shaw bransford & roth case law update

First Circuit: No Need to Correctly Label Legal Theory for OSC Exhaustion

An ICE Supervisory Special Agent delivered a document to a colleague at the direction of his supervisor, the Assistant Special Agent in Charge. The colleague (a Special Agent) later used the document in support of his own whistleblower case against the Agency. After the Agency learned of the Supervisory Special Agent’s involvement in his colleague’s appeal, he was not selected for promotion, and received a lower-than-normal performance appraisal. He then filed a complaint with the Office of Special Counsel, alleging that the agency retaliated against him for providing information to his colleague that was later used in his colleague’s appeal.

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shaw bransford & roth case law update

Fifth Circuit: Duration of Immigration Stop, Not the Questions Asked by Agents, Determines Its Constitutionality

On May 26, 2017, Miguel Angel Vega-Torres was a passenger on a commercial bus that stopped at a border patrol checkpoint in Falfurrias, Texas. Border Patrol Agent David Gonzalez conducted an inspection of the bus at the checkpoint. During that inspection, Agent Gonzalez asked Vega-Torres for his citizenship documentation. Vega-Torres handed Agent Gonzalez his Legal Permanent Resident (“LPR”) card. Agent Gonzalez had a difficult time matching Vega-Torres’s face with the LPR card photo because Vega-Torres was occupied on his cell phone and made brief eye contact with Agent Gonzalez.

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shaw bransford & roth case law update

D.C. Circuit: Unions Must Use FLRA to Challenge Trump’s Fed Workforce Executive Orders

After the president issued three executive orders regarding relations between the federal government and its employees, several federal employee unions filed lawsuits in district court to challenge provisions in those orders. Those suits were consolidated at the district court in June 2018. In its August 2018 decision, the district court found several provisions in the executive orders unlawful, and ordered agencies to cease implementation of those provisions. The government appealed the district court decision, and on July 16, 2019, the United States Court of Appeals for the D.C. Circuit found that the district court lacked jurisdiction to hear the unions’ claims, and vacated the district court judgment.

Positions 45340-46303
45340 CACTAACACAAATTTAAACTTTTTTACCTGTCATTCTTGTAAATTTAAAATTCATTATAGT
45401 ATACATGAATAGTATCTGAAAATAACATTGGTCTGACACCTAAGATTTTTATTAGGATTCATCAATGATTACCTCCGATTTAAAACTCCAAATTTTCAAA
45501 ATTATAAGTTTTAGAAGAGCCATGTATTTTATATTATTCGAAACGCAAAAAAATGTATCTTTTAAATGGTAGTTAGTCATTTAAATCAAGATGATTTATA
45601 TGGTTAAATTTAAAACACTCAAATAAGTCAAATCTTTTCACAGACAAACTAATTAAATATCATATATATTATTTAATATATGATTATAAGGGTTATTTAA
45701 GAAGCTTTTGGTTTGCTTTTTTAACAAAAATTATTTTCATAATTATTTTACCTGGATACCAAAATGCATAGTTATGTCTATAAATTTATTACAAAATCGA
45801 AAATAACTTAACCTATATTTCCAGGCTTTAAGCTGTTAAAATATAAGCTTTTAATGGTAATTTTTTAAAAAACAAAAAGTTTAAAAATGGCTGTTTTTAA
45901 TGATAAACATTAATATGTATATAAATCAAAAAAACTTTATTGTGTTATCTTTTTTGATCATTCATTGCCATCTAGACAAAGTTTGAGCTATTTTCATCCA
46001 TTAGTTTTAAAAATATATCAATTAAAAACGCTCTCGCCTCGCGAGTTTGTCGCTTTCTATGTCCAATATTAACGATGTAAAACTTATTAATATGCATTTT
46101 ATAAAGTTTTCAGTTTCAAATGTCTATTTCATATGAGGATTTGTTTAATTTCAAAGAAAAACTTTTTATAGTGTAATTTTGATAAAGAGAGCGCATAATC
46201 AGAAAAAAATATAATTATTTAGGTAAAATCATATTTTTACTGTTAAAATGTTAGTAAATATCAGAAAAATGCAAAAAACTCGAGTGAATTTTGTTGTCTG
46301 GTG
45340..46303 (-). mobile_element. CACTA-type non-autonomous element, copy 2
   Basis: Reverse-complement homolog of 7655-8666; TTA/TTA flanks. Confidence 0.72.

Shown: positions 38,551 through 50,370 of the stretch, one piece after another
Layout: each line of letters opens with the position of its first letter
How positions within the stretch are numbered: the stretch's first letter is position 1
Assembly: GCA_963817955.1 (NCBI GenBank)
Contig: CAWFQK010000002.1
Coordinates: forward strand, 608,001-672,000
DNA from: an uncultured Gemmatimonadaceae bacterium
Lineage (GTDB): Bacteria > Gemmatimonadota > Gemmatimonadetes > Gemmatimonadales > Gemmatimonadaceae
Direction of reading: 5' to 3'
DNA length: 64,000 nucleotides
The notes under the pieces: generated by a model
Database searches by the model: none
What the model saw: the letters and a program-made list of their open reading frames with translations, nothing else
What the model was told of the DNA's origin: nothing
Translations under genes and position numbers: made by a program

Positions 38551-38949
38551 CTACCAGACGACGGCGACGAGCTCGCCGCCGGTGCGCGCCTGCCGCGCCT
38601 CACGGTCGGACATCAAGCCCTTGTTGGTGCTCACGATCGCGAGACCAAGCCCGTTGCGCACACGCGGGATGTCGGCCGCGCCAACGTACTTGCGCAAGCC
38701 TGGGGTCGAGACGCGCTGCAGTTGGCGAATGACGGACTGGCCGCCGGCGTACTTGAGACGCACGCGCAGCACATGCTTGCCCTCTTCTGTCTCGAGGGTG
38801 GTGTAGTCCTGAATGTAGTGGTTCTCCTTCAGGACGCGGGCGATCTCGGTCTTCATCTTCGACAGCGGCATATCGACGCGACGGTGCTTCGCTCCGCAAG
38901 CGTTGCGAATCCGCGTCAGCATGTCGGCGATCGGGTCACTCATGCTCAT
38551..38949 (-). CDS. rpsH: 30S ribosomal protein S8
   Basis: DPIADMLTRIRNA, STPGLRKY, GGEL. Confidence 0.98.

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shaw bransford & roth case law update

Appeals Court: ICE Had No Duty to Bargain Before Unilateral Change to Overtime Policy

After warnings from the Office of Special Counsel (OSC) and the Government Accountability Office (GAO), the Department of Homeland Security, Immigration and Customs Enforcement (ICE) made a change to how it calculated overtime pay. The American Federation of Government Employees (AFGE) filed a grievance against ICE for unilaterally changing the policy without bargaining with the union. After the Federal Labor Relations Authority (FLRA) sided with ICE and determined that ICE had no duty to bargain with the union, AFGE petitioned the United States Court of Appeals for the District of Columbia Circuit for review of the FLRA’s final order. On June 11, 2019, the appeals court denied AFGE’s petition.

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